Behind Bars

Rocco Renzetti Makes a Hell of a Negroni and Chases Good Vibes, Beers and Burgers All Over Town

Rocco Renzetti
Rocco Renzetti Photo: Collin Keefe

Bartenders spend much of their time, well, behind bars. They make drinks, make jokes and make you feel welcome, even when you’ve had too much. The good ones do, anyway. In the Behind Bars series, we give barkeeps a chance to speak their mind. This week, we catch up with Resurrection Ale House’s Rocco Renzetti, who tells us about a beer that blew his mind, his appreciation of pothead brewers, and how tending bar is a lot like gambling.

Name: Rocco Renzetti

Where he is serving: Resurrection Ale House

Time served there: Nine months

How long have you been behind bars?

Three years.

Where else have you served?
Le Virtu.

What do you do on your time off?

I’m a beer nerd, so I’m always trying to hunt down the next big beer. I’m kind of a homebody and a musician too, so I spend a lot of time writing, recording and playing music.

Do you have a favorite beer?
I honestly can’t say that there’s one beer that’s my favorite. I could give you my top-five, but that always changes.

Is there a particular beer you’ve had recently that totally blew your mind?
Yesterday at Resurrection we rolled out an entirely new bottled beer list and there was one beer on it I had never heard of - it’s called Lambrucha. It’s a Lambic from Belgium that’s made with kombucha tea. My bosses Brendan and Leigh opened up a bottle of it and we tried it. I was absolutely floored. I love Lambics and I love kombucha tea, but I have not been really blown away by an ale in sometime. I came away from that little taster glass like, “Wow, that is awesome!”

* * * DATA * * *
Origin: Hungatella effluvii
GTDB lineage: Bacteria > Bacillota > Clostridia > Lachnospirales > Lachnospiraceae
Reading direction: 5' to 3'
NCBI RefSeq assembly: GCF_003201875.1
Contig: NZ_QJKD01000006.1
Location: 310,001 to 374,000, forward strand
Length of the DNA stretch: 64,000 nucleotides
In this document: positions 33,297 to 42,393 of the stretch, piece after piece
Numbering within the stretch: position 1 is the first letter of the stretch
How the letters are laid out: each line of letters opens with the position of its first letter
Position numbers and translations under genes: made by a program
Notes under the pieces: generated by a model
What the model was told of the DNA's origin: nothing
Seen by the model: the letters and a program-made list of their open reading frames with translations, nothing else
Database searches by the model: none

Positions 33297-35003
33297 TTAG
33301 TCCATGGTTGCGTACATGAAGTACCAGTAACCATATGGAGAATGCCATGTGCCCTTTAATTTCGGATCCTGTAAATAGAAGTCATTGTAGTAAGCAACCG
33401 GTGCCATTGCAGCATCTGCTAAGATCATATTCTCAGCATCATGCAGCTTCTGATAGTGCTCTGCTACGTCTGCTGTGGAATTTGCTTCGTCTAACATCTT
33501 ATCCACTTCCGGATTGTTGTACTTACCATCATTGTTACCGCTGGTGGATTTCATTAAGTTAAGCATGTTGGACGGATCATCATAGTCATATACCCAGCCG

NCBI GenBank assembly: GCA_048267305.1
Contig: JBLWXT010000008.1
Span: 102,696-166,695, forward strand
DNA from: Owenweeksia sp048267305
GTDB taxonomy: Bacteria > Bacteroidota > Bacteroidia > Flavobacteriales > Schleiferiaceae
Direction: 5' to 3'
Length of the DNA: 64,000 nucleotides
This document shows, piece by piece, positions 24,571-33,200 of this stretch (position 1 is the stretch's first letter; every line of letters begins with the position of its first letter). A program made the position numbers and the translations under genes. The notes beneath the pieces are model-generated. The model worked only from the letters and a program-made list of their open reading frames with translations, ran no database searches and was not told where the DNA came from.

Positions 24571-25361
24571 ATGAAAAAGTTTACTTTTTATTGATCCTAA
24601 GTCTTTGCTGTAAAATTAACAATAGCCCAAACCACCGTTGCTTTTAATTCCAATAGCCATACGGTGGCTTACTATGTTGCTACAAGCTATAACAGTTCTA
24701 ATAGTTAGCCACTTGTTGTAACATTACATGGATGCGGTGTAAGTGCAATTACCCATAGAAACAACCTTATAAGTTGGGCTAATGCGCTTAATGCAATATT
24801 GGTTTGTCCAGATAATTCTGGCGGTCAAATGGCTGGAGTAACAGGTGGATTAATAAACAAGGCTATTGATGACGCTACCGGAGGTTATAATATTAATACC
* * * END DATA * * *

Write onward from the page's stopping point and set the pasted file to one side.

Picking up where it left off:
Do you consider yourself a bartender or mixologist?
I’m a bartender, man. I can mix you a mixed drink and I think you’ll find that it’s going to be pretty tasty. At Le Virtu I had a lot more orders for mixed drinks. I had to hit the ground running and learn what a Negroni and Brandy Alexander was and make them on the fly.

Is there a drink that you consider your specialty?
I make a hell of a Negroni, dude. I learned how to make them from a guy that’s from Bologna and he taught me what they were all about. They’re a pre-dinner drink and maybe you have one. Maybe you have more than one and then maybe you wind up not eating. It was a big call there. I don’t want to toot my own horn, but Rick Nichols came in and ordered a Negroni from me and liked it quite a bit.

How did you get into bartending?
I sort of fell into it. I used to - well, I still do - work on guitars and I worked in a coffee shop. One of my regular customers was the owner of Le Virtu, and she saw that I could handle a crowd, was good with people and good at multi-tasking while keeping a lot of drink orders in my head, and offered me the opportunity to pick up a couple shifts that no one else wanted.

How would you describe your ideal customer?
I would describe them as polite. I think that it’s the responsibility of both parties - service and customer - to be polite. That, and customers who know their limits. One of the downsides of this business is, you’re responsible, both ethically and legally, to making sure that you don’t put people into too much of an advanced state of refreshment. It’s always a treat when a customer says, “Nope, I know that if I have one more, things are going to get ridiculous.”